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Chapter 8
Flying for a Rogue Airline

Dave Behncke was determined that there should be no second-class citizens in the ranks of airline pilots. He understood that there was bound to be some expression of chauvinist pride, that natural rivalries would exist among different airlines and their pilots. Nevertheless, Behncke could get feisty when it came to “competitive flying”—pilots of one airline recklessly boasting that they could fly in weather too tough for pilots of other airlines. From the very first issue of The Air Line Pilot, which appeared in newspaper format in April 1932, Behncke warned his fellow pilots:

Faced with the fear of losing his job, even the pilot who knows bet­ter will engage in cutthroat flying, and fly on in the spirit of foolish rivalry. This present reckless competition is setting a dangerous standard. The tougher you fly, the tougher your employer is going to expect you to fly.

Modern business may demand a 100 percent schedule, but this is commerce, not war. The smart pilot knows when to quit, and he doesn’t take pride in flying over or through tougher weather than his brother pilots.

As pilots, we are no longer individuals. We are a group, and as such we must think collectively and work collectively.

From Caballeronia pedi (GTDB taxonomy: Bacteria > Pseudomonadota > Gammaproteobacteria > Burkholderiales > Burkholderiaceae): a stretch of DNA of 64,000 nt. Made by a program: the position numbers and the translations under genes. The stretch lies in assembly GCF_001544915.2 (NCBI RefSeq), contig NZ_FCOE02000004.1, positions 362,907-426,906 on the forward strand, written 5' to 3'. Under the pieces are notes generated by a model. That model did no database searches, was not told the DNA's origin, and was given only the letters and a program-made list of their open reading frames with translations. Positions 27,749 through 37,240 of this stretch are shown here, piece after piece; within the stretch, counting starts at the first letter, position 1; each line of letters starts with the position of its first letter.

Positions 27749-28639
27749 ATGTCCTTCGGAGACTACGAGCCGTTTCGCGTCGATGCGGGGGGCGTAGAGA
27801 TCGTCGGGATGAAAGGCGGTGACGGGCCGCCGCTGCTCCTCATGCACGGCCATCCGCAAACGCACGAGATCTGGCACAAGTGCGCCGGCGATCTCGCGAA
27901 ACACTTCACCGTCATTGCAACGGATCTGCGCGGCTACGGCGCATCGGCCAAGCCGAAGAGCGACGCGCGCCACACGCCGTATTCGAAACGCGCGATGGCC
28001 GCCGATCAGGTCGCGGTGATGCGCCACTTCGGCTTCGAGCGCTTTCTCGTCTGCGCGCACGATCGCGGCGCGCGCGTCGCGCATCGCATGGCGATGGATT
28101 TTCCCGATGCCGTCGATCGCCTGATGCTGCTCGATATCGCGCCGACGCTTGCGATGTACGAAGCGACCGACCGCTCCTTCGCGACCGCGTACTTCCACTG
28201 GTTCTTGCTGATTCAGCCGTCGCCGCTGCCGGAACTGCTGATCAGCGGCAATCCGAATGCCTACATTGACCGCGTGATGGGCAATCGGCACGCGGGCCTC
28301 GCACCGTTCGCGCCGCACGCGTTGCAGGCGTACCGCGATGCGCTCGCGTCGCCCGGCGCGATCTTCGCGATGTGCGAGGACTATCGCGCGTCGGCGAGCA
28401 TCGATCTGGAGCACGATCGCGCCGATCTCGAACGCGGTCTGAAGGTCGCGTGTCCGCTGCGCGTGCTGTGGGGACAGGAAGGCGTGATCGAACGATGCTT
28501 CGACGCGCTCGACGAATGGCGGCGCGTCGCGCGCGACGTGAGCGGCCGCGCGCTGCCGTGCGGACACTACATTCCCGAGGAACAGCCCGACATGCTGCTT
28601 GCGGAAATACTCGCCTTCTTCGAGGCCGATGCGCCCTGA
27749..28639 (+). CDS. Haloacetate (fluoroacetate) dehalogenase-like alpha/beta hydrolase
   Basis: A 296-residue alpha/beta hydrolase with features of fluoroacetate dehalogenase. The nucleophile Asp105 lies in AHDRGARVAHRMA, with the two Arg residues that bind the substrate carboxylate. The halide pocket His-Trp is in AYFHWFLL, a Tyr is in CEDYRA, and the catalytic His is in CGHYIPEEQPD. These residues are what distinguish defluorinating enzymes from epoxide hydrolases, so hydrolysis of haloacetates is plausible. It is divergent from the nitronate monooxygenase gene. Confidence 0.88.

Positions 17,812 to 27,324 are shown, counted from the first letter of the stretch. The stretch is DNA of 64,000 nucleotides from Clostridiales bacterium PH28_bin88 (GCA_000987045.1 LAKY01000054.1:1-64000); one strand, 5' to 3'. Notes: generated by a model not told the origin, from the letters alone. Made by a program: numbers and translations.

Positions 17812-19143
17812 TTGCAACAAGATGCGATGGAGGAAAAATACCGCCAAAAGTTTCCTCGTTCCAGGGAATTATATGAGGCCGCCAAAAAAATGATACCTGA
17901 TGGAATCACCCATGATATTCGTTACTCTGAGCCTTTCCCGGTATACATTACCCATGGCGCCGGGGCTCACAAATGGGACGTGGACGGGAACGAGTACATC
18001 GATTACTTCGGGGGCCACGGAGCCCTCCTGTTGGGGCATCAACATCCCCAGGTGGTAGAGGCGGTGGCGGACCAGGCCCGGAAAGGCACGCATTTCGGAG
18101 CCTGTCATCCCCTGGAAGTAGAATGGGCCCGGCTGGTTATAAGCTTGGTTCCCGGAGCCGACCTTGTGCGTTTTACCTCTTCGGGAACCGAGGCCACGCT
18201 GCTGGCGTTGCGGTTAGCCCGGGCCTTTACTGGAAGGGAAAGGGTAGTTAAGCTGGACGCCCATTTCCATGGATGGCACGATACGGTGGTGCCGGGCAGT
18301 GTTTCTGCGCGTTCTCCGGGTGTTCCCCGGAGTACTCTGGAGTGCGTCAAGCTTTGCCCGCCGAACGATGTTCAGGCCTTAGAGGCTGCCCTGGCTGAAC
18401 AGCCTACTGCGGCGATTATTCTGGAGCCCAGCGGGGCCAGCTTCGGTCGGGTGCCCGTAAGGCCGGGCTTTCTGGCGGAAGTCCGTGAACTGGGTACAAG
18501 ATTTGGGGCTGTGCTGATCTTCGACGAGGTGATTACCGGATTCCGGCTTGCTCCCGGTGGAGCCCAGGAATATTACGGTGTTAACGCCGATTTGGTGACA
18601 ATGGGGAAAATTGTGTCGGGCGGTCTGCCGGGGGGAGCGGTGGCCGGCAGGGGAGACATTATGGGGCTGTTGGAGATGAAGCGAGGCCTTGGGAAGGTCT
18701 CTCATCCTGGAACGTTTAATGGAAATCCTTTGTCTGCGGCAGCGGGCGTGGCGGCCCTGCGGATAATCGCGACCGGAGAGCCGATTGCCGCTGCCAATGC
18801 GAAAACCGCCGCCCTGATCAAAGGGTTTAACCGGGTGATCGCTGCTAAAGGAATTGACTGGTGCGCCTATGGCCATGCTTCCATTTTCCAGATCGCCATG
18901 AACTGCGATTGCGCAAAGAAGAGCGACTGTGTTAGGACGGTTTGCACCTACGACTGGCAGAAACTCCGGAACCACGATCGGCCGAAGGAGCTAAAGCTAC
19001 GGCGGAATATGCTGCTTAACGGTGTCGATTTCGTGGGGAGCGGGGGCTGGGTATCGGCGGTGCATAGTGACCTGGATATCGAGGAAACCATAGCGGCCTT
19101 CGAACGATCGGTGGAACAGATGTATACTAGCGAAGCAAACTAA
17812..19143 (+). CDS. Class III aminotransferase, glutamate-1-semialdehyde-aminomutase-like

Behncke’s remarks struck a responsive chord, particularly among the pilots of the smaller airlines. As W. J. Fry of Pacific Seaboard Airlines (which later became Chicago & Southern and then Delta) put it in the December 1934 issue of The Air Line Pilot:

In airline piloting, there has been a great deal of undue criticism and friction between pilots working for different companies. Recently a pilot made the remark to me that the pilots of one com­pany could not work for another company because they were not capable. This pilot had no reason to run down these pilots. Some of us seem to have the idea that we are a little bit better than any other pilot because we happen to be working for a certain company or flying a certain plane.

This is entirely wrong. We will accomplish a great deal more and have a finer and stronger organization in ALPA if each pilot will work with and help other pilots, rather than create a lot of petty jealousy among ourselves.

Fine words, but in a country dominated by marketplace considerations, the bottom line would always be salaries. The pilot who worked for sub­standard wages on a small airline was, in fact, a second-class citizen eco­nomically, and everyone knew it. That’s why Behncke resolved that the small airlines should pay the same salaries as the large ones.

That was easier said than done.

ALPA’s battle to equalize pilot salaries began in an obscure confrontation on an obscure airline. Forget, for a moment, today’s fast-paced world of jet equipment and crowded terminal control areas, and put yourself in an­other time and place. Imagine yourself in 1934 working for an airline called Long & Harmon, flying mail and an occasional passenger through the virtually empty skies between Brownsville and Amarillo, Tex., in a single-engine Stinson “Reliant.” Put yourself in the place of Long & Har­mon’s pilots, whose names nobody remembers today and whose forgot­ten ordeal appears in no history book. After you’ve read their story, per­haps you will understand why every pilot working today owes them something—particularly those who work for the smaller airlines.